As I write now, Tiger Woods is in the middle of his 2015 debut tournament, the Waste Management Phoenix Open — where he is currently shooting a three over after seven holes with two bogeys, one double bogey and one birdie. Obviously, this is a rough start for Tiger, who has had trouble at his opening tournaments post-2008.

Now, everyone is probably sick of hearing or talking about will Woods finally get another major: is it time for a come back? Well, first it is important to note that after an offseason back surgery and four prior knee surgeries, Tiger’s body will never return to its peak form. At this point, it is just whether Tiger could actually garner his 15th major title: something he has been waiting to do since 2008. Seven years since his last major, it looks like the record for most majors by Jack Nicklaus (17) is getting farther and farther out of Woods’ reach.

Now even with the scandal before the 2010 season and the later injuries over the next two years, Woods did bounce back in 2012 and 2013, only to be injured last year. There is no doubt that even with his injury, he played horridly: he attended his fewest tournaments since 2008 and only had one top 25 finish in seven attempts. He even failed to make the cut twice.  Yes, 2014 is a disappointment, but it is a huge step back for a player who looked to be somewhat back in the groove in 2013: winning five tournaments, with his last coming in August 2013 at the Bridgestone Invitational.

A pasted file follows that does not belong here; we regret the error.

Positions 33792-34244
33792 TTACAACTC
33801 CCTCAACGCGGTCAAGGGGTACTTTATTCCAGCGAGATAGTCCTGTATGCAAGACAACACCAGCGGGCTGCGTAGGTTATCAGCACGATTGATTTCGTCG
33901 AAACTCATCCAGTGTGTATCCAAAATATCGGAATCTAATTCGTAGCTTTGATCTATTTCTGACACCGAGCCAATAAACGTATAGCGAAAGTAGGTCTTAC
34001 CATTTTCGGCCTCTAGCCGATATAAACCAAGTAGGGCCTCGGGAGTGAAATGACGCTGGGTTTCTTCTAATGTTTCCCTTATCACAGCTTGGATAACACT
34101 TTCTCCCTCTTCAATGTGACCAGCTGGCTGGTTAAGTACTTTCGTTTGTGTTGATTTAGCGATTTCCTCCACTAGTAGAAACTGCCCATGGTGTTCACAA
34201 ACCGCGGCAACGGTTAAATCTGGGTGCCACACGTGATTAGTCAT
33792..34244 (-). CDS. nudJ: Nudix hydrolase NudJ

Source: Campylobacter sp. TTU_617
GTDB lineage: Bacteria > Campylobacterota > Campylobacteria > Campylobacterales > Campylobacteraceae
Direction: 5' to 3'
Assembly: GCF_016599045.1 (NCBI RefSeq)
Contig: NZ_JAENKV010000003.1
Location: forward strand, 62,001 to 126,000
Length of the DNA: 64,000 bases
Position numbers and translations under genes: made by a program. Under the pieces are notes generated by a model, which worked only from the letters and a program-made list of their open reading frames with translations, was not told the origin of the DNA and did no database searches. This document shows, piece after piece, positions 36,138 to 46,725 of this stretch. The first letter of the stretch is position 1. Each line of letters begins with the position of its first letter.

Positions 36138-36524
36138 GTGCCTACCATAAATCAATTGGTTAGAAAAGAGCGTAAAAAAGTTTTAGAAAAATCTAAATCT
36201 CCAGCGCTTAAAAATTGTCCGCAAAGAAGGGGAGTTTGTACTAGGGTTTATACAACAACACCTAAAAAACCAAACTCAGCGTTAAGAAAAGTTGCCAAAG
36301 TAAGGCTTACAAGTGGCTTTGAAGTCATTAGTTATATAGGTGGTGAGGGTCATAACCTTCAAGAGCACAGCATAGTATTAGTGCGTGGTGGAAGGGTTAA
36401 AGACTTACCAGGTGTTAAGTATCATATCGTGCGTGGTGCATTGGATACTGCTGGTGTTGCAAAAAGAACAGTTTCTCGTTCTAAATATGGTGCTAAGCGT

But still in his two good years in the 2010s, he never truly attained the glory that has previously been associated with the Tiger brand: finishing second in his accumulated score average in both years. In fact, he has not finished first since 2007. From 1999-2007, he finished first eight of nine times.

So this spewing of facts is basically showing what most fans already now: Woods is well past his prime, unable to compete at the level he used to. But even half of the golfer’s skills could put him in contention for tourney wins: so squeaking out a title this year is not impossible. Yet, one also has to remember that there are a lot of great players out there now: with Rory McIlroy playing at the top of his field and countless others rising through the ranks.

So if he either starts 2015 on a good or bad foot, Woods is still playing catch up while also battling father time: yes, Nicklaus played until he was 65 — giving Tiger 26 more years — but the all time leader in major wins was not ravished with injuries like Woods. This is not to look down at Tiger, who from the late 90s to mid 2000s had arguably the most dominant run in professional sports history: it is just saying, his odds of getting over the major drought is ever-dwindling.

As ESPN’s Rick Reilly pointed out, “In the last 20 years only eight men have won majors at 39 or older. And none of them were coming off a back surgery or four knee surgeries.”

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